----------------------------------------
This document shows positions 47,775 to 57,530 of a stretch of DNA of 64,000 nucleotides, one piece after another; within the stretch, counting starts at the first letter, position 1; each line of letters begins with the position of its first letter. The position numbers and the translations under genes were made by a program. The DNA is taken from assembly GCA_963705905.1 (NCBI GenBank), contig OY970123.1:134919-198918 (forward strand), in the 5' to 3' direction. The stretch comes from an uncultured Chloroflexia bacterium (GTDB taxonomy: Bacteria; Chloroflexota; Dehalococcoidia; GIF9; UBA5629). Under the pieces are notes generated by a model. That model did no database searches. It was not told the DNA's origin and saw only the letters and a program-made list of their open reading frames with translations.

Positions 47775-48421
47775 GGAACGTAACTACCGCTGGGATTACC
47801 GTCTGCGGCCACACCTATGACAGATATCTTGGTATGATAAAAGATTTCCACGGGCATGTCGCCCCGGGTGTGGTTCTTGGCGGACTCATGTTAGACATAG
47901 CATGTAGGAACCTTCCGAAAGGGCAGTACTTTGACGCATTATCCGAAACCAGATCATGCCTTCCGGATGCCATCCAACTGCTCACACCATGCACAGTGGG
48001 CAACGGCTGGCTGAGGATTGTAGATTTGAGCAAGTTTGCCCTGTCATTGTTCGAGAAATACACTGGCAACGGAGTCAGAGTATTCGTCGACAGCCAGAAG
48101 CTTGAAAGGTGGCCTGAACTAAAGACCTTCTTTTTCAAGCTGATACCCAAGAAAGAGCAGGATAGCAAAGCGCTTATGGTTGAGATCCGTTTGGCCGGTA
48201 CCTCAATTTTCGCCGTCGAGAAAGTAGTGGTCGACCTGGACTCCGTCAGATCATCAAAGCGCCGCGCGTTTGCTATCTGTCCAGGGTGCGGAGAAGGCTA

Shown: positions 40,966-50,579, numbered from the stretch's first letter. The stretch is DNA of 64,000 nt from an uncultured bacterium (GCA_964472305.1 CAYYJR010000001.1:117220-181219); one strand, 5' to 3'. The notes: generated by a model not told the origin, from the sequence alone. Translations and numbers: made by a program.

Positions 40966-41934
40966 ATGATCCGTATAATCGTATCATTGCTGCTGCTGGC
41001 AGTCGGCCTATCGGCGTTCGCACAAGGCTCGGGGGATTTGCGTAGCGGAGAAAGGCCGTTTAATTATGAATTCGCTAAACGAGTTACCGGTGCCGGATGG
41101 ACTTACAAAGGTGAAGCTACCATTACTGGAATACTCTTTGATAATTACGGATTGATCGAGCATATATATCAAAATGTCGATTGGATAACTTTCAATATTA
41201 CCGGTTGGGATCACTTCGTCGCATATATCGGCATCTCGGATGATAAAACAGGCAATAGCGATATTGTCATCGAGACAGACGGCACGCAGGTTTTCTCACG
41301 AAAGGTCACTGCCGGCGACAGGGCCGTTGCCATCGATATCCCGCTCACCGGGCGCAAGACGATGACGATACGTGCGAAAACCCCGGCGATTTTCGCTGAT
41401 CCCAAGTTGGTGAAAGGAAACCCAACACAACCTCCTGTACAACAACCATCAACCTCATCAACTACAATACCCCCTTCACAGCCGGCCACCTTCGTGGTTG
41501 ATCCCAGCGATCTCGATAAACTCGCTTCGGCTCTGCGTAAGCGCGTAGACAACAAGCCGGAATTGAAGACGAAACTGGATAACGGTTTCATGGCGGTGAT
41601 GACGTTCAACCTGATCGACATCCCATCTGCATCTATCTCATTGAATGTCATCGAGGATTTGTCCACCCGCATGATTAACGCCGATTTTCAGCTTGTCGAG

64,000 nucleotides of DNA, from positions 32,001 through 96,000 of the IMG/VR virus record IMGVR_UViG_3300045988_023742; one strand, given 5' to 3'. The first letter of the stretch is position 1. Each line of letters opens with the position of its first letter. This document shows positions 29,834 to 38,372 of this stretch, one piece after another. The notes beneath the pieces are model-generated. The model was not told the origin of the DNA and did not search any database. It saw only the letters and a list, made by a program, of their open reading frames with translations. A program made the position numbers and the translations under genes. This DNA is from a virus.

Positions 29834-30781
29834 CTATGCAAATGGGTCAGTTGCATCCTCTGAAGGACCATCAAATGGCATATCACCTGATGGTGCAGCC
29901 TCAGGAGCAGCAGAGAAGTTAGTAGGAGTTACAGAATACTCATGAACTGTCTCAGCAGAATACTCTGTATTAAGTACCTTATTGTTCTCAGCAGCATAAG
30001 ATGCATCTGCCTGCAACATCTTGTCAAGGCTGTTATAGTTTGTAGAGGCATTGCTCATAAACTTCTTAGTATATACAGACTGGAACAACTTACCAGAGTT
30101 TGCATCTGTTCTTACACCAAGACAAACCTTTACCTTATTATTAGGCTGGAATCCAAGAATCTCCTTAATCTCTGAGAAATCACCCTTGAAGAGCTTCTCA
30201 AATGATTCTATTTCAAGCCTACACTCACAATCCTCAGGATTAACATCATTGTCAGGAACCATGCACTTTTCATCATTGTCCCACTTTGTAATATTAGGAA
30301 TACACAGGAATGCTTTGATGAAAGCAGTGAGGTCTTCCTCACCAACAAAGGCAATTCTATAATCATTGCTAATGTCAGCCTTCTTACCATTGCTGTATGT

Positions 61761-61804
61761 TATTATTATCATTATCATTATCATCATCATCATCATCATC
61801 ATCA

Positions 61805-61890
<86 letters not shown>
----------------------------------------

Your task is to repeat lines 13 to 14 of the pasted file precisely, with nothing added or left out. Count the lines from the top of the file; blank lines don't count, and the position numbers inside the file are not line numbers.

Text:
41101 ACTTACAAAGGTGAAGCTACCATTACTGGAATACTCTTTGATAATTACGGATTGATCGAGCATATATATCAAAATGTCGATTGGATAACTTTCAATATTA
41201 CCGGTTGGGATCACTTCGTCGCATATATCGGCATCTCGGATGATAAAACAGGCAATAGCGATATTGTCATCGAGACAGACGGCACGCAGGTTTTCTCACG